Blue's work includes narrative pieces like The Driver's Son (an in-progress 36-scene audio-storyboard with 6 electronic Inventions for voices, orchestra and electronics, 1989 - present), His Tone of Voice at 37 (1999) for voice and chamber ensemble, and the mysterious Somewhere... song cycle (1997-2001) for voice and electronics; research pieces on human abilities like The Invention of Memory (2003-2005) a lyrical discourse for vocalist, 5 strings and piano, Country Boy Country Dog / How To Discover Music In The Sounds Of Your Daily Life (1967) for orchestra, electronics and environmental sounds, PALS/Action-at-a-Distance (1977), He Was Here (1998) and other works based on speculative science, Spirit (1996) for computer-edited harmonics and piano, Meditation: Nothing's Changed Everything's Changed (1961) for electro-magnetically stimulated piano, The Keys (in progress) communication and calculation studies for standard and hypothetical keyboards, The Intermediary (1981) a self-modifying, heuristic feedback system for improvisors, Holding Hands (work-in-progress) for hand movements and infra-red sensors, Sleeping Beauty in Camouflage (1992, 2005) for two melody instruments, organ (or synthesizer, or ensemble of 12 instruments), and piano, and The Forecaster (Premonition) (1988) for double orchestra, decoding chorus and time-transposing pianist; social commentary pieces like Harvey Milk (Portrait) (1978) and Random Arrest (1973); lyrical pieces like the Nocturne with and without Memory (1988), The Drifter (1994), and The De-certified Highway of Dreams(1991); and pieces written in the form of "procedural scores" that provide material for spontaneous improvisation like A Letter From Home (1976) and How Things That Can't Exist May Exist (an on-going collection of theater/street events, 1958 - present).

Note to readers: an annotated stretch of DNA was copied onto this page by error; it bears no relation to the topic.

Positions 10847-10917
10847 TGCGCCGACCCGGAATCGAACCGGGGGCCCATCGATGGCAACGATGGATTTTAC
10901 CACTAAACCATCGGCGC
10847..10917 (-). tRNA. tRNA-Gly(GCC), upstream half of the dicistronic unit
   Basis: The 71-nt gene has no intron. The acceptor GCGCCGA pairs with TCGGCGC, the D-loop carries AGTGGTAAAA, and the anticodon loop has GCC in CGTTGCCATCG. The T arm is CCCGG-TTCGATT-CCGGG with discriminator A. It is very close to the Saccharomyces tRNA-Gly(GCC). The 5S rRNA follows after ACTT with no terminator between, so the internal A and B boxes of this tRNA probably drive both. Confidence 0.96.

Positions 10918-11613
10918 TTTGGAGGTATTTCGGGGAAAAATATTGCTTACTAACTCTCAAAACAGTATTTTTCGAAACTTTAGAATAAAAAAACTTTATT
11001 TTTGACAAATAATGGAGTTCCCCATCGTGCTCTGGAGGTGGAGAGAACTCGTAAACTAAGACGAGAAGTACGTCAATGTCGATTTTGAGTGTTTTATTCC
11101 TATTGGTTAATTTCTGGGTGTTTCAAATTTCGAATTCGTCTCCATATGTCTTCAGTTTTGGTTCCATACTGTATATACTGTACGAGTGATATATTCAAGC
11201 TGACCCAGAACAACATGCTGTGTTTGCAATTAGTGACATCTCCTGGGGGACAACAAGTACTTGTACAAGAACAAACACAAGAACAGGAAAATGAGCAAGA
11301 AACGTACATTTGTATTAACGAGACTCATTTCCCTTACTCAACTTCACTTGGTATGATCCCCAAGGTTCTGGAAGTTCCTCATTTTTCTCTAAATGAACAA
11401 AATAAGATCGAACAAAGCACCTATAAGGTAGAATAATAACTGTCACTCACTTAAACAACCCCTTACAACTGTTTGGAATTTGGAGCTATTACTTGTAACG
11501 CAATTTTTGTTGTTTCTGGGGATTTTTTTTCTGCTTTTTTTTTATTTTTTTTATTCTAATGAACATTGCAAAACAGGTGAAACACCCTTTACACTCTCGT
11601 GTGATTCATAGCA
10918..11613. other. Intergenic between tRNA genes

His currently available recordings include the Grammy-nominated Lovely Music release Take Your Time (nine works from 1961 - 2002 for solo piano with electronics), Free Delivery (live keyboard concerts and a filmscore excerpt), Country Boy Country Dog / How To Discover Music in the Sounds of Your Daily Life, His Tone of Voice at 37 on Tom Buckner's "Tone of Voice" CD for baritone and ensemble, Nocturne With and Without Memory on Lois Svard's "With and Without Memory", and The Intermediary for piano and shadowing electronics on vinyl. Also available are two early pieces (Diotima, Ballad) in "Music From The ONCE Festival (1961-1966)" on New World Records, a collaboration with The Bifurcators entitled Like A Bird in the Wilderness on Artifact Records, a live concert with the University of Michigan Digital Music Ensemble entitled Go Blue on O.O. Discs, The De-Certified Highway of Dreams in the piano duo Double Edge's "U.S. Choice" on CRI, and Somewhere in Arizona 1970 in "Imaginary Landscapes" on Elektra/Nonesuch.